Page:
US bombs continue to kill in Laos 50 years after Vietnam War | WHAT REALLY HAPPENED


US bombs continue to kill in Laos 50 years after Vietnam War

US dropped two million tonnes of bombs on Laos at height of Vietnam War. Why are cluster munitions still killing?

Vientiane - This year's Thanksgiving celebration marks 50 years since the American military embarked on the biggest bombing campaign in history, decimating the small Southeast Asian country of Laos by dropping more than two million tonnes of bombs on it at the height of the Vietnam War.

Half a century on, innocent lives are still being lost as the country struggles with the leftovers of the conflict.

On Thanksgiving Day in November 1968, the United States escalated its war against North Vietnam in Laos.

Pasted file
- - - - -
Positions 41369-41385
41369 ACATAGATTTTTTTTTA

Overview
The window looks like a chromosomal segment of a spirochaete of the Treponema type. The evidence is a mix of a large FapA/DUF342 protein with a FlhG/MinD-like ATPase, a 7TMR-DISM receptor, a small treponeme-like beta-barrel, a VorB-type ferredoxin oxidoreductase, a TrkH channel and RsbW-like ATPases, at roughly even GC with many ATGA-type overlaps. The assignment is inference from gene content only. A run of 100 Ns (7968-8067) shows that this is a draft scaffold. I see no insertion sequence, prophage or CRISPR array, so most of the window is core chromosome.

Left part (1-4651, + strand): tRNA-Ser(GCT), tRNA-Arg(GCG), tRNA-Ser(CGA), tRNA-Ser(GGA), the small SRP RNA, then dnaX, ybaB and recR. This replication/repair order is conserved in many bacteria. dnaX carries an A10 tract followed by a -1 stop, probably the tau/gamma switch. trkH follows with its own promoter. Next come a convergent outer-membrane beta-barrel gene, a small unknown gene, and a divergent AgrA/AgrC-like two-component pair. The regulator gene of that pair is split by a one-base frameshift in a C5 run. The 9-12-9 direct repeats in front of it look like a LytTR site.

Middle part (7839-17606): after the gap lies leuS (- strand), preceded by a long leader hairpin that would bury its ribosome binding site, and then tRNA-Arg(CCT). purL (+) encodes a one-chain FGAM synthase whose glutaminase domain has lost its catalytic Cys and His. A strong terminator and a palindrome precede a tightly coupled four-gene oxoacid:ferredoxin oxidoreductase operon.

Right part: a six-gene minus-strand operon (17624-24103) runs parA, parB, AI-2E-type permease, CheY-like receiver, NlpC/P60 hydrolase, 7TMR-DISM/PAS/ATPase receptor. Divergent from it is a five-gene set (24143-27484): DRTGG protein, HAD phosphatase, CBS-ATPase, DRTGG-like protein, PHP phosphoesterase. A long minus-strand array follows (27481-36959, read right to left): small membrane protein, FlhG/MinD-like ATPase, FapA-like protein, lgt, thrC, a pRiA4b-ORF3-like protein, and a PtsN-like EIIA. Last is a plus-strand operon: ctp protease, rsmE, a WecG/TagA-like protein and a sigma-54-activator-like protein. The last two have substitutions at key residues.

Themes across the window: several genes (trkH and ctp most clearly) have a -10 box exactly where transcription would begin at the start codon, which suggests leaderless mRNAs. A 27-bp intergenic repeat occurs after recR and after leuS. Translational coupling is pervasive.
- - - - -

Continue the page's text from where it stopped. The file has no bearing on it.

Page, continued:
Then-US President Lyndon B Johnson had ordered traditional turkey dinners to be helicoptered in to US troops who were secretly deployed in the quiet, landlocked country to sever the North Vietnamese supply lines that ran through the east.

At the same time, the US began dropping millions of tonnes of bombs - they "fell like rain" on the supply lines in Laos, a network of paths and tracks known as the Ho Chi Minh Trail, and most of the east of the country.

That hugely redoubled effort to shut down the trail saw a planeload of bombs dropped on Laos every eight minutes, 24 hours a day, for nine years.

Now, some 80 million unexploded bombs and air-dropped cluster munitions left over continue to maim and kill Laotian men, women and children.

Webmaster's Commentary: 

The US government and military rarely clean up their global messes; it should be American teams in Laos, doing the cleanup, and making living for these people safe again, without the threat of even one child ever getting torn apart, limb from limb, by these devices.

Comments

SHARE THIS ARTICLE WITH YOUR SOCIAL MEDIA